Excerpts from editorials of other New England newspapers:
Observing the centennial anniversary of the Civil War in the early 1960s was a national fixation, but a central element of the story, slavery, and the role of blacks as soldiers was minimized in the many official observances. July 1 marked the 150th anniversary of the second day of the war’s greatest battle, at Gettysburg, and despite the crowds gathered at the battlefield in Pennsylvania and the space devoted to the subject on the front page the war’s sesquicentennial is far from the forefront of popular thinking.
Maybe we’ll get it right for the 200th anniversary.
The Civil War raged from 1861 to 1865, and there is little question that it remains the most important event in American history, ending the unconscionable practice of slavery and redefining a collection of 50 states as a single nation, first, foremost and enduring.
But the incompleteness of this transformational event was exposed when the centennial came around, as the historian David Blight illustrated in his 2011 book, “American Oracle: The Civil War in the Civil Rights Era.”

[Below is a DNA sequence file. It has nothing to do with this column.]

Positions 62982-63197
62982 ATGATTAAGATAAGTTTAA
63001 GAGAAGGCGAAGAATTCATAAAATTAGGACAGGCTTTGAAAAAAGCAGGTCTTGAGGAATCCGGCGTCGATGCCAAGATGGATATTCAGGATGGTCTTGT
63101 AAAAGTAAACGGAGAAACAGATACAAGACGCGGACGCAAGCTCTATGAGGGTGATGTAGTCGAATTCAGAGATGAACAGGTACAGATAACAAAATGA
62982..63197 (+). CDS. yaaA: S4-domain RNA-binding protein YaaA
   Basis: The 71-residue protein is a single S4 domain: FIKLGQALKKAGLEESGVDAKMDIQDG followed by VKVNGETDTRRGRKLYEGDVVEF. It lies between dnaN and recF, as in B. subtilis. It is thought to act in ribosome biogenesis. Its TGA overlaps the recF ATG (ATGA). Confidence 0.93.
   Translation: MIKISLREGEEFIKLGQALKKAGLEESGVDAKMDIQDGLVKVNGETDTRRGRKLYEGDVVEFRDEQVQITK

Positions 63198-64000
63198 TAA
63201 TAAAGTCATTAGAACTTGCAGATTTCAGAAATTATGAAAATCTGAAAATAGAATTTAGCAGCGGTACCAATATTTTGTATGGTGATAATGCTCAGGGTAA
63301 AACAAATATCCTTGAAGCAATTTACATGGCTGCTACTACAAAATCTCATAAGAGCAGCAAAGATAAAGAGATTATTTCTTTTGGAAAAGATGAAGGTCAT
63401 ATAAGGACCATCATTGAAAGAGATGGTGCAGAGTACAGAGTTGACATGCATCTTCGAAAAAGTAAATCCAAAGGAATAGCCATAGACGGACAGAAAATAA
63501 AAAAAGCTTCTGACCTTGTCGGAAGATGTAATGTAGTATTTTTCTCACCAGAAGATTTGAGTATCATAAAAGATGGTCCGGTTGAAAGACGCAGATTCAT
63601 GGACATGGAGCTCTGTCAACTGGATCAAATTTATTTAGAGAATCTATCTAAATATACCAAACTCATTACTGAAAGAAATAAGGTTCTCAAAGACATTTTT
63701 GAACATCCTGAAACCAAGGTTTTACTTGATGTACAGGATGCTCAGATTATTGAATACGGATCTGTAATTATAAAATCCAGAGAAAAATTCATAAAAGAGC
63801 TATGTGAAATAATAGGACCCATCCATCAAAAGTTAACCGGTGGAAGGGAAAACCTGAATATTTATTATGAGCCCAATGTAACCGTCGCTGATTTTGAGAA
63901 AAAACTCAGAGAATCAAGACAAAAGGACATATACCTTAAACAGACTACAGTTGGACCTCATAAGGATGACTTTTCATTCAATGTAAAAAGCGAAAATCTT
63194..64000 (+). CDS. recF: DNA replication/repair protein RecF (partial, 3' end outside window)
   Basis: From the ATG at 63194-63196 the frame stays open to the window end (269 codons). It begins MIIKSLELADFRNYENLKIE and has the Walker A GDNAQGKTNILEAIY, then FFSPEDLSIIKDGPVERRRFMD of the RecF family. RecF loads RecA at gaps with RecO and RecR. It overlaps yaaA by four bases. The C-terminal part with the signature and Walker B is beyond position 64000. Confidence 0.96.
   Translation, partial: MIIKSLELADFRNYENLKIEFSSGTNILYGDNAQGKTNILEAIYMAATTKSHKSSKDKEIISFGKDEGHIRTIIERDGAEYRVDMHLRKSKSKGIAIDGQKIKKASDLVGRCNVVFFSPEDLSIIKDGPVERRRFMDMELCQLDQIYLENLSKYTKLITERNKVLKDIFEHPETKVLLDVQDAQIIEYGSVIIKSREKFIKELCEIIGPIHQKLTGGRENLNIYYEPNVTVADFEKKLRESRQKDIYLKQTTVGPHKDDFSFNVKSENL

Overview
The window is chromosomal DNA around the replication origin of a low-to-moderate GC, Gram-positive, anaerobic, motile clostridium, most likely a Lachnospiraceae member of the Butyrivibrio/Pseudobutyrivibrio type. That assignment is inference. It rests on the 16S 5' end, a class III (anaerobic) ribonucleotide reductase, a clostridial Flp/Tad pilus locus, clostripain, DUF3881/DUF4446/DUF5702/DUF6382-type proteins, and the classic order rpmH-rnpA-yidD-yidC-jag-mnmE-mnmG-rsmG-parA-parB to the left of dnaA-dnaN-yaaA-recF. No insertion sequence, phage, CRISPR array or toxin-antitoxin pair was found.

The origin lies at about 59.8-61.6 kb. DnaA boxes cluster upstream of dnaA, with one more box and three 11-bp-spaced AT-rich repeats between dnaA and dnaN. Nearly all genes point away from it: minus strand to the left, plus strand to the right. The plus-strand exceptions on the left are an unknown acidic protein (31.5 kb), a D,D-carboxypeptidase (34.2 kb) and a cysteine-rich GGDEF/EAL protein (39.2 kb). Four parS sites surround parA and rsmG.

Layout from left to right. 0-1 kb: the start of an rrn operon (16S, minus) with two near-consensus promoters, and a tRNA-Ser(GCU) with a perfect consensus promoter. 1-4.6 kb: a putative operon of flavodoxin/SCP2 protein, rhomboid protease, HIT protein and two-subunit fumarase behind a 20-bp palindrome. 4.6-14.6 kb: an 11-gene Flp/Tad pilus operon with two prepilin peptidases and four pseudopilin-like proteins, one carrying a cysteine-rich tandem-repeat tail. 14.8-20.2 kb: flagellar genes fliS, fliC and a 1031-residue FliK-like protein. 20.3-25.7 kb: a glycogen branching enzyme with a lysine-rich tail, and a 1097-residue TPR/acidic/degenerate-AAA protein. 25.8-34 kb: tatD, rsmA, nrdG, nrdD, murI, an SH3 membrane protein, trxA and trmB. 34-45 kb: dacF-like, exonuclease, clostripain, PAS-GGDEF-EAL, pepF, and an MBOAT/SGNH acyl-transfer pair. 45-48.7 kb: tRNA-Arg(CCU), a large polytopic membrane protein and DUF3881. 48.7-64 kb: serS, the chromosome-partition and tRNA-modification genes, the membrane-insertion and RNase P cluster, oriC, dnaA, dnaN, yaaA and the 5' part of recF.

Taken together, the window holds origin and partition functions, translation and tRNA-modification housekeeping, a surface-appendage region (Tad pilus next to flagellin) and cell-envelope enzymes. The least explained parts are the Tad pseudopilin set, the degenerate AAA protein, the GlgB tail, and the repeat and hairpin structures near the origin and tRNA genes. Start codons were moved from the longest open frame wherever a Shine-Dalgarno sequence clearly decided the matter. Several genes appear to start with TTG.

It was a time, Blight observed, when Martin Luther King Jr. would stand on the steps of the Lincoln Memorial and proclaim, “One hundred years later, the Negro still is not free” while the Virginia Civil War Commission would declare just as firmly, if less memorably, that “the Centennial is no time for finding fault or placing blame or fighting the issues all over again.”
Today that has changed. When New Hampshire filmmaker Ken Burns presented the history of the war in his acclaimed 1990 public television series, he put slavery at the heart of the story. In his new popular history, “Gettysburg: The Last Invasion,” the historian Allen Guelzo writes not just of the white soldiers engaged in what was a cataclysmic three-day battle, but of the free blacks living in and around Gettysburg who, if they were unfortunate enough to encounter rebel troops, were swept back into slavery.